After those tests I think it will be clearer as to what should be done for treatment.  You will at least need a good thyroid doctor that will treat clinically, by testing and adjusting Free T4 and Free T3 as needed to relieve symptoms, without being constrained by resultant TSH levels.  Symptom relief should be all important, not just test results.  

In case you whould have trouble finding such a doctor, if you will tell us your location, perhaps we know of a doctor in your area that has been recommended by other thyroid patients.  
Helpful - 0
3 Comments
Thanks for all the  information. I live in Cliffside Park , NJ (United States) I really need help with doctors.
I live in Cliffside Park, NJ (United States) I need help finding a good doctor.
Btw that link with the PDF doesnt open. It seems it needs some permissions to be available.
Avatar universal
I don't understand about the link.  I tried it several times and it worked fine.  Maybe try this link and then look for the article on the right hand side, in a small box by itself.  Diagnosis and Treatment of Hypothyroidism.  


http://www.thyroiduk.org.uk/tuk/
Helpful - 0
1 Comments


After using T3.. this are my test results!! WOWW Cholesterol dropped! dramatically!.. my T3 increased to normal.. but TSH is low.. (which we knew it was going to happen plus I read it's suppose to happen). T4 also dropped because the body is not doing it since it already has sufficient T3. I know in a perfect world I will want TSH, T4, T3 all normal. but this is the best I felt in a long time. I dont even need a pre workout anymore.

look at my results

https://s24.postimg.org/xaytsiz85/screen_shot_2016_12_16_at_8_56.png
Avatar universal
Glad that you are doing much better.  From your latest test results the T3 med has suppressed your TSH, and with little TSH stimulation of your thyroid  gland, your body is producing very little thyroid hormone.  From that your Free T4 is below range, which is not advisable.  You need to add a source of T4 to your meds and get your Free T4 to at least the middle of the range.  

Have you tested for Vitamin D, B12 and ferritin?

When did you start on T3 med?  What is your daily dosage?
Helpful - 0
1 Comments
I have not tested for Vitamin D, B12, or Ferritin. I started T3, about a month ago. and the daily dosage was 25mcg and now 50mcg since I take my temperature and still in the 97s..
Avatar universal
I highly recommend testing for Vitamin D, B12, and ferritin and then supplementing as needed to optimize.  D should be at least 50, B12 in the very upper end of its range, and ferritin should be at least 70.  All three are very important, and frequently deficient in hypothyroid patients.  

I also would not recommend taking such a big increase in T3 all at once.  It could cause you to have a hyper reaction.  I would recommend that you add T4 to your med dosage, and get your Free T4 to at least mid-range.  Along with that Free T3 should be in the upper third of the range, and adjusted gradually, as needed to relieve hypo symptoms.  Body temperature is affected by a number of things other than thyroid, so it is NOT a good idea to dose yourself by temperature alone.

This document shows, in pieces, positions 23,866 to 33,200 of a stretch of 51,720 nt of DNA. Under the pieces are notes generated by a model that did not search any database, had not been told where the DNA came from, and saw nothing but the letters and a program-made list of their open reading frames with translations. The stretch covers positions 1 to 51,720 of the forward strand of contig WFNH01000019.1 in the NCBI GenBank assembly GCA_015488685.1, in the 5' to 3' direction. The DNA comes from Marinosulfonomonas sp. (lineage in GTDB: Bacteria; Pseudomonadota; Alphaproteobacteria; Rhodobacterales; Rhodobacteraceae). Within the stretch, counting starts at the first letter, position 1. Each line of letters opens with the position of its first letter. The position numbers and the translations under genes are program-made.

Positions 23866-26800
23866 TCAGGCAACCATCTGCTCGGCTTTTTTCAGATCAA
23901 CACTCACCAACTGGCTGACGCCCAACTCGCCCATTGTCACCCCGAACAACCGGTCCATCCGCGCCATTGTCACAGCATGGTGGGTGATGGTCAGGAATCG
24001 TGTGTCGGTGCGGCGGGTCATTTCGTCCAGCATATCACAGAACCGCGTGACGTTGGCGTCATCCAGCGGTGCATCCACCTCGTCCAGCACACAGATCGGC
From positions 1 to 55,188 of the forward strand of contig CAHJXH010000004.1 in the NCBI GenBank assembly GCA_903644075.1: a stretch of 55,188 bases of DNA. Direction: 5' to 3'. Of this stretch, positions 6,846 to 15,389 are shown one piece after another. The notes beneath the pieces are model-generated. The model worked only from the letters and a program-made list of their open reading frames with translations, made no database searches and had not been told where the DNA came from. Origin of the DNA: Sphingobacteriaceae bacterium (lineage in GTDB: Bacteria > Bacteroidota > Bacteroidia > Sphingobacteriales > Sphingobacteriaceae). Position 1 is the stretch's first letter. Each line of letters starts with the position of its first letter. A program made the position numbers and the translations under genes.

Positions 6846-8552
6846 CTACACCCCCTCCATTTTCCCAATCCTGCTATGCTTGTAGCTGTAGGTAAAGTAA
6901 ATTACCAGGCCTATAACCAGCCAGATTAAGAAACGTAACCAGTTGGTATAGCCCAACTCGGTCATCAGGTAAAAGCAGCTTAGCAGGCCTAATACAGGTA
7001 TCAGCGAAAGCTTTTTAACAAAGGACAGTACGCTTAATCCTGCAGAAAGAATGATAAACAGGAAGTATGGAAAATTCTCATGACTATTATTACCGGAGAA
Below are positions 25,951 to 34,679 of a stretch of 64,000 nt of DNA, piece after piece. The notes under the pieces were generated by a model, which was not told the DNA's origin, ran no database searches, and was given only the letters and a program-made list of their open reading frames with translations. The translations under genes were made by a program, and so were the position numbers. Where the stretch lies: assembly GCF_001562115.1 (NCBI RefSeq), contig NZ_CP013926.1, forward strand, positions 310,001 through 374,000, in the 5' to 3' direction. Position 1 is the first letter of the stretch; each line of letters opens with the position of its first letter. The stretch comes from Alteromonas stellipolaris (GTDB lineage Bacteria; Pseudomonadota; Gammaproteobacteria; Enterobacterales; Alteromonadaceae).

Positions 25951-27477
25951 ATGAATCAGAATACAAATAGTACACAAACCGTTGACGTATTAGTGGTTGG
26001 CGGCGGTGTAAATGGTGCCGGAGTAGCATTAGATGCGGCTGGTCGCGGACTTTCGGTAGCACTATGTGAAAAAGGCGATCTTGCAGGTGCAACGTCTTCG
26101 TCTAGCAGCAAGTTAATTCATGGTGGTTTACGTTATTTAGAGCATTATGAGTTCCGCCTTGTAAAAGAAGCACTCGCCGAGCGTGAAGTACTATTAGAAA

If you want some insight on this subject, please read the first two pages of the following link, and also read further if you want to get into the discussion and scientific evidence for all that is suggested on page 2.  Note that recommended tests include cortisol also.  Cortisol levels have a big effect on body temperature.

http://www.thyroiduk.org.uk/tuk/TUK_PDFs/diagnosis_and_treatment_of_hypothyroidism_issue_1.pdf

I really suggest that you find a good thyroid doctor that will treat clinically by testing and adjusting Free T4 and Free T3 as needed to relieve symptoms, without being influenced by resultant TSH levels.  Symptom relief should be all important, not just test results.  
Helpful - 0
Avatar universal
Gimel is giving great advice.

It is great that you are following up and treating your thyroid levels and I recommend you continue to do so and also get those other vitamin levels checked.

I think however that it is very important that you do NOT forget about your Low Testosterone level.  That too can have a dramatic affect on your weight issues as well as energy levels (fatigue and stamina) and muscle tone etc.

I do not know what your age is. But unless you are like an 85 year old man, your Testosterone levels are probably lower than an 85 year old man.

I'm not exactly sure how Testosterone may or may not affect thyroid or the metabolism of thyroid. But it has a huge factor on a man's overall health.

I think there is another forum under sexual health that has or is a place to discuss testosterone hormone issues. So you may also want to check that out!
Helpful - 0